There seems to be something sleazy and easy about George Galloway. Christopher Hitchens is an eloquent intellectual bully, and when the two men met to debate the war in Iraq, Galloway didn't stand a chance.
The Galloway-Hitchens debate, billed as "The Grapple in the Big Apple," happened at New York's Baruch College on September 14 before a sold-out crowd. It struck me as sad that such an American debate -- arguably necessary, as too much debate about US policy is squelched in the name of consensus -- would be between two Brits. The audience generated by the heavily advertised debate evidenced hunger for such discourse.
Christopher Hitchens, one-time hero of the Trotskyist left, is well-known to North Americans as a big-thinking writer and acerbic pundit. More recently, however, The Hitch (as he is often known) has been reviled in progressive circles for taking political postures on Iraq and on the wider war on terrorism which are virtually indistinguishable from those of so-called neoconservatives.
George Galloway is less well-known. In Britain, the Scottish MP -- he now represents an east London constituency -- is better known for his far-left (read: verging on old-line Communist) convictions. He was ejected from the Labour Party in 2003 for reportedly urging British troops in Iraq to disobey the orders of "Tony Blair's lie machine."
Galloway surfaced in the US last year to appear before the US Senate Subcommittee on Investigations. He was there ostensibly to answer accusations that he took bribes from Saddam Hussein's regime. Galloway's sneering contempt for US senators and US imperialism drew the ire of American patriots and pro-war pundits. But, with that, Galloway also became a darling of many in progressive anti-war circles.
"The Hitch" and "Gorgeous George" reportedly bumped against one another at the Senate last spring. Their exchange was shorn of civility. Galloway apparently called Hitchens a "drink-sodden, former Trotskyist popinjay." Hitchens apparently replied, "You're a real thug, aren't you?" That set the tone for the public debate that would happen months later.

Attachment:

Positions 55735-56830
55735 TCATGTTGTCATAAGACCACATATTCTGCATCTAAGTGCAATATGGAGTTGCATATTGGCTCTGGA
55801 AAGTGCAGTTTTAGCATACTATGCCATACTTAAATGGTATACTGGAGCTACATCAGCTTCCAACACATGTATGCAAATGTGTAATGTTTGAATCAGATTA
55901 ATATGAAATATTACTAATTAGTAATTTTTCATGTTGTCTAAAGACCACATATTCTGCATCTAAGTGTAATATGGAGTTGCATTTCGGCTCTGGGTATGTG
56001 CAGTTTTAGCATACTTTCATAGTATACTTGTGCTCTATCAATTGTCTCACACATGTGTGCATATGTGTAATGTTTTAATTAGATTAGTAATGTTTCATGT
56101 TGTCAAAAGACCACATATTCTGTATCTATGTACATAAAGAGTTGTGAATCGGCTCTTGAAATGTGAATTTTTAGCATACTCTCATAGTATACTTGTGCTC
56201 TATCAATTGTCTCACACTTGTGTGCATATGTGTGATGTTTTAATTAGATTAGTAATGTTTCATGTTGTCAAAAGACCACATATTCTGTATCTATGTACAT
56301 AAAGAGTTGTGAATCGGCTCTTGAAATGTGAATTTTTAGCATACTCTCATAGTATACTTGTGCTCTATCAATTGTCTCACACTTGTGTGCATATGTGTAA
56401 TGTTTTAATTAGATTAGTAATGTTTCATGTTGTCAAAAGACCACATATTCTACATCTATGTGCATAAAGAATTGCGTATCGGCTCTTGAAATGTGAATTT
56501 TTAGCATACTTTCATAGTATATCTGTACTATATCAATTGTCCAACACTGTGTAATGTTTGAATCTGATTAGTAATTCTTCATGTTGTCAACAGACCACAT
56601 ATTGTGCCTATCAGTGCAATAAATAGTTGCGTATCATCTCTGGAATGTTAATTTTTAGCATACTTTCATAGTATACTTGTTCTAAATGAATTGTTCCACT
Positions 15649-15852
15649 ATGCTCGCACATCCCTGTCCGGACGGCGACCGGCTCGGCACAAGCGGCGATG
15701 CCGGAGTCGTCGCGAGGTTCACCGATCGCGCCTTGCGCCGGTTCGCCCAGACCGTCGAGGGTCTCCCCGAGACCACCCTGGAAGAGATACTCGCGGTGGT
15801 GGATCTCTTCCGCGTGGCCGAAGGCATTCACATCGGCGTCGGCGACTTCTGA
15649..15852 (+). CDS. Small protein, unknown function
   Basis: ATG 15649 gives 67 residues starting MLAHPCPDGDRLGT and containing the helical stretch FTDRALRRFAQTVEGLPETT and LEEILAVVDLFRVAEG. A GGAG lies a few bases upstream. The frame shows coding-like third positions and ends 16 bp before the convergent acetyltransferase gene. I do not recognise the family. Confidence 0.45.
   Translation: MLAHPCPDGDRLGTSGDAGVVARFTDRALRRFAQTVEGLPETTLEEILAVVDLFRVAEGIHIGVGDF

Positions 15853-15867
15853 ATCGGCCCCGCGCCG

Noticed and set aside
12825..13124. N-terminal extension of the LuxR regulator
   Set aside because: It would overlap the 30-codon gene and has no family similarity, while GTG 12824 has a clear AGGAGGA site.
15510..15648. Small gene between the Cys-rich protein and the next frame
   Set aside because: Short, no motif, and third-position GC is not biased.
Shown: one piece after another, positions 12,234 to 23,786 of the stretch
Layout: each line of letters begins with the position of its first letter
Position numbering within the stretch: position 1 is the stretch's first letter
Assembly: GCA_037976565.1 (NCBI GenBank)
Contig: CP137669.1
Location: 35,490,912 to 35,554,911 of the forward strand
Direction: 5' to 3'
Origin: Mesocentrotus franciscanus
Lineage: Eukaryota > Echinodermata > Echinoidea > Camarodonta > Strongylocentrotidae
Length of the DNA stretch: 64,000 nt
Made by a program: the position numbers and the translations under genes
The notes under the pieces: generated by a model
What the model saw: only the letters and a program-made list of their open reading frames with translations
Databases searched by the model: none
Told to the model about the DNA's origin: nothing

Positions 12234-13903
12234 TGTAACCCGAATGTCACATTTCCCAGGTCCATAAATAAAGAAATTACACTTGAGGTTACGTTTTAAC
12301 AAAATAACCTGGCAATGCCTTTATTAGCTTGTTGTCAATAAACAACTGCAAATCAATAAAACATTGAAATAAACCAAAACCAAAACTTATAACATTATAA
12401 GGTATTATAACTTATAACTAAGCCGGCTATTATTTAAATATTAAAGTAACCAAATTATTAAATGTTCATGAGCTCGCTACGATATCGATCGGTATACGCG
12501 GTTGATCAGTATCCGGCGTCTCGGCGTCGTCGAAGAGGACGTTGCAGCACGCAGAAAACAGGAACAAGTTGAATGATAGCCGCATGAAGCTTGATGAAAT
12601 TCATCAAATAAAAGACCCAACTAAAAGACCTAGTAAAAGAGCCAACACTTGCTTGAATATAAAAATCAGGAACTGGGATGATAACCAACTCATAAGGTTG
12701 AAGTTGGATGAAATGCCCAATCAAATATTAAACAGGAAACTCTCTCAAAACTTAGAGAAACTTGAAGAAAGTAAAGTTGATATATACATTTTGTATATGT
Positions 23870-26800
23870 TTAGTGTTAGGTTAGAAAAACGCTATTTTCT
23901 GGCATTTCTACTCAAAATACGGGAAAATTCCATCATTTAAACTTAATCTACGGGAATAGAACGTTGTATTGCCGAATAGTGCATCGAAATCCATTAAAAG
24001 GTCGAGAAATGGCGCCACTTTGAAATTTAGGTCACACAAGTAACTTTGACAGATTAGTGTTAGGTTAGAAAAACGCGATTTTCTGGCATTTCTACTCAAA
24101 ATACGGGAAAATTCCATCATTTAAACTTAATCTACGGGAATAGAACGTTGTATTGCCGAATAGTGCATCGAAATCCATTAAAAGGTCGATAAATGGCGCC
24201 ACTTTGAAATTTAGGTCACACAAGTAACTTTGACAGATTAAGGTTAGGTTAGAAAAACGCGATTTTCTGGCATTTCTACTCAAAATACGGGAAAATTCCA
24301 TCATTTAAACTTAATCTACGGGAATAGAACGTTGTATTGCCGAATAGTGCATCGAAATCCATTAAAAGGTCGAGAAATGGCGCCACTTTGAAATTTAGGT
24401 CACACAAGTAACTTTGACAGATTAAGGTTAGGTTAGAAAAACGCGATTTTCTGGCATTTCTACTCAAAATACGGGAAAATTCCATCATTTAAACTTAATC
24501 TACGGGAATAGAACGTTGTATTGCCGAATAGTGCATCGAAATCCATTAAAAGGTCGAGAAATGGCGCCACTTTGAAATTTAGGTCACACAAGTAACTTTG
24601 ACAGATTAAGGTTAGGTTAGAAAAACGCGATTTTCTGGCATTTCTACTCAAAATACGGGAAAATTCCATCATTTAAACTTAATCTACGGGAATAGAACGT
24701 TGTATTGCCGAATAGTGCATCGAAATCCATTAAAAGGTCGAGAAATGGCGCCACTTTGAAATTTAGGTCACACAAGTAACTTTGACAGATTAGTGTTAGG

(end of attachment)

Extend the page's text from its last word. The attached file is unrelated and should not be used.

Thinking person's porn
The debate was disappointing. It turned out to be not so much a dialectic or clash of ideas, but really just two political Brits airing their visceral contempt for one another before a crowd. However lurid in tone, it was entertaining. Such events can be the thinking person's outing to a strip club or porno theatre. Both men were predictable, saying exactly what their respective boosters wanted to hear.
Galloway played hard on themes of US imperialism (comparisons to Vietnam) and cronyism by the Bush administration's neo-con comrades. He was onto something, no doubt.
But this was personal. For Galloway, it seems that Hitchens personifies these US policy sins. Galloway accused Hitchens of being a "jester at the court of the Bourbon Bushes." Describing his opponent's rightward lurch, Galloway said: "What we have witnessed is something unique in natural history: the metamorphosis of a butterfly back into a slug."
Galloway's posse of supporters hissed and hooted at Hitchens throughout the debate. Hitchens was characteristically cool, urging them to cease and desist with the "zoo-like noises," which, he reminded them, were being recorded.
Hitchens played on his argument in favor of the war as a humanitarian policy. He has often argued that realist status quo politics will not do: that doing nothing in the face of "evil" does not mean nothing happens; it means something else happens. For Hitchens, more than a decade of sanctions on Iraq were immoral unless regime change was the end goal. Thus, he insists, the war is justifiable.
As much as I'm personally dismayed by Hitchens's defence of what I consider indefensible, Galloway was the wrong man to go up against his brainpower. Galloway, with his union-hall rhetoric and his penchant for cheap ad hominem throwaways, confronted The Hitch's Marxist-trained intellect and Oxford debating skill.
But, therein lies the key point: Hitch is a public intellectual arguing vociferously in favor of a war that is being fought, lost, and died for by other human beings far, far away.
This is where "Gorgeous George" did land one good punch. "This war," Galloway said, "in which he [Hitchens] glories, although I wish, how I wish he would put on tin hat and pick up a gun, and go and fight himself. How I wish, how I wish to see that sight."
Galloway's point sums up everything that's so pornographic about old men in suits and narrow-shouldered pundits plumping for war. War seems so virtual and easy when it's reduced to an ideas game. And, in that respect, the entertainment value of such a debate is more lurid than the seediest strip club or porno theatre.
Andres Kahar is a disillusioned writer living in Toronto.
Peace Magazine Jan-Mar 2006, page 21. Some rights reserved.
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